Energy Tomorrow Blog
Posted February 5, 2013
Energy is essential to running our economy and securing our standard of living. At a very basic level we can get the energy we need in one of three ways: 1. We can produce it domestically; 2. U.S. companies can produce it abroad for sale in the U.S.; 3. Foreign companies can produce it abroad for sale in the U.S. Two of these three ways offer a clear advantage in creating American jobs, boosting the American economy and supplying revenue to American governments.
Posted February 1, 2013
… regarding the Keystone pipeline, the administration should face down critics of the project, ensure that environmental standards are met and then approve it. … By approving Keystone, Obama can bolster his credibility within industry and among conservatives. The president can also take advantage of rising domestic oil and gas production to defuse concerns over energy security.
Posted January 31, 2013
More than 97 percent of stock in U.S. oil and natural gas companies is held by the public, including many Americans who depend on these earnings to secure their retirements through investments in IRAs, 401(k)s and pension funds. So when oil and natural gas company earnings are strong, it’s good news for retirees.
Posted January 30, 2013
Two pieces of new polling info linked to the Keystone XL pipeline.
First, Rasmussen reports that the project, after more than four years on the Obama administration’s “to do” list, enjoys support from 59 percent of those surveyed. Just 28 percent oppose. Strong supporters (34 percent) outnumber strong opponents (10 percent) by more than three to one. There’s been strong support for the Keystone XL in polls by Fox News and Pew Research.
Speaking of Pew, last week they released another of their periodic surveys showing the issues Americans think are most important as President Obama and Congress get to work this year. Topping the list is strengthening the economy (86 percent say it’s a “top priority”), followed by improving the job situation (79 percent) and reducing the budget deficit (72 percent). What’s this got to with the Keystone XL pipeline?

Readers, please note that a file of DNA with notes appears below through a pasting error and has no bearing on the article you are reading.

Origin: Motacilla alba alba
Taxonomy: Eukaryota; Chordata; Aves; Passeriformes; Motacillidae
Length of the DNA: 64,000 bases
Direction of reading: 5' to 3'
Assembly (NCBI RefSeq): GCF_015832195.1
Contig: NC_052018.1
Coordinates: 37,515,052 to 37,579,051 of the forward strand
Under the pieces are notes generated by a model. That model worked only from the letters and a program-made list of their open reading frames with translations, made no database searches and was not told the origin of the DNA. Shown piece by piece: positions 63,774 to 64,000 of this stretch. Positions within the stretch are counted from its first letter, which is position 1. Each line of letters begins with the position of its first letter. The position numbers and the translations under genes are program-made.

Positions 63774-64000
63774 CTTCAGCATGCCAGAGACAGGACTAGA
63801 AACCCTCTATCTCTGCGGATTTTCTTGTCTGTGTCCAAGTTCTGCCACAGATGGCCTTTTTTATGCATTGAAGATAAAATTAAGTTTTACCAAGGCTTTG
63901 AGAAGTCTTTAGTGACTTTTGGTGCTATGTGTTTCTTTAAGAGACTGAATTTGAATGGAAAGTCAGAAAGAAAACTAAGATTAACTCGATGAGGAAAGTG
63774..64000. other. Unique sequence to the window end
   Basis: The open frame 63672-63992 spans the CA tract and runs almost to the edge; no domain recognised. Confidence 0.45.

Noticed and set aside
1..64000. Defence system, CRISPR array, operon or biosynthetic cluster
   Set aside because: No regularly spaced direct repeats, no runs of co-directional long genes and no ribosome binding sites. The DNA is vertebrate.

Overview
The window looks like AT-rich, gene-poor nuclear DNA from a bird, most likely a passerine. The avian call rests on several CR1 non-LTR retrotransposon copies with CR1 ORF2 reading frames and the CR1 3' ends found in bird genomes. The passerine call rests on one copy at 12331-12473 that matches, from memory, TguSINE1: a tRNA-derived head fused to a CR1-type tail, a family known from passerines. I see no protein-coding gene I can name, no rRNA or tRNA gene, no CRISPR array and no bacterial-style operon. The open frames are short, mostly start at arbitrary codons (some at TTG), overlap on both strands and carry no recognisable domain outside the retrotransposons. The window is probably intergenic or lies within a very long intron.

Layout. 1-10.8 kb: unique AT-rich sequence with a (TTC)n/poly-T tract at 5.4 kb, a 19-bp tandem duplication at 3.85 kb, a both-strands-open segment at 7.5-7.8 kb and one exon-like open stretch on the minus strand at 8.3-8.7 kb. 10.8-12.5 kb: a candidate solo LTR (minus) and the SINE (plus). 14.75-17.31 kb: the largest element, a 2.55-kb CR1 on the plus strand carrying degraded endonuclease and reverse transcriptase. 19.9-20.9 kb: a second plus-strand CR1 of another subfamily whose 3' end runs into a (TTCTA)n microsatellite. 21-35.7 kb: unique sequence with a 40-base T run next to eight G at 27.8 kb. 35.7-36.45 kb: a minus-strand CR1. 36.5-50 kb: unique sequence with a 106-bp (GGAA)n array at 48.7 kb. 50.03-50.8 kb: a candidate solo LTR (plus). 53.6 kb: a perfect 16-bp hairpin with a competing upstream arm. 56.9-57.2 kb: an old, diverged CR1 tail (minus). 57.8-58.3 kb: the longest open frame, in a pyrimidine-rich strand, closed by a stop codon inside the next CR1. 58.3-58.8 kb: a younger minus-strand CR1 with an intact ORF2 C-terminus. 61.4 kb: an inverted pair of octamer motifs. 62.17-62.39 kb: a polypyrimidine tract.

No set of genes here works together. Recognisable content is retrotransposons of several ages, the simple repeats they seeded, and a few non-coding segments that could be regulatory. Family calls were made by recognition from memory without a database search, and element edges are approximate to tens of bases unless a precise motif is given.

Posted January 25, 2013
This week API, on behalf of the U.S. oil and natural gas industry, furnished comments on the Energy Department’s 2012 study of the impact of exporting U.S. liquefied natural gas (LNG). You can read them in full here, but let’s cover some of the main points.
Posted January 22, 2013
More video interviews from the recent State of American Energy event in Washington, D.C. In this clip Devon’s Richard Sawaya and Paula Jackson, interim president and CEO of the American Association of Blacks in Energy, talk about energy development under pro-growth policies as a dynamic economic engine
Posted January 18, 2013
One argument being made against the export of U.S. liquefied natural gas (LNG) is that exports might create a domestic natural gas shortage, harming consumers and industries that use natural gas to make things or to power their operations. The chart below shows that this line of attack is just fear mongering.
Posted January 17, 2013
America’s newfound abundance of natural gas resources is a boon to the nation. It is creating jobs, reducing home heating and electric bills and lowering energy and raw materials costs for businesses. … And the opportunity to do more is before us – to produce more natural gas, spur additional economic activity and create even more jobs – by serving international markets as well as American ones.
Posted January 16, 2013
America’s oil and natural gas industry is bullish on America, having delivered a direct stimulus to the U.S. economy in 2011 worth more than $545 billion in capital spending, wages and dividends, according to PricewaterhouseCoopers. That’s $1.5 billion a day in economic lift from developing oil and natural gas. And industry is ready to do more.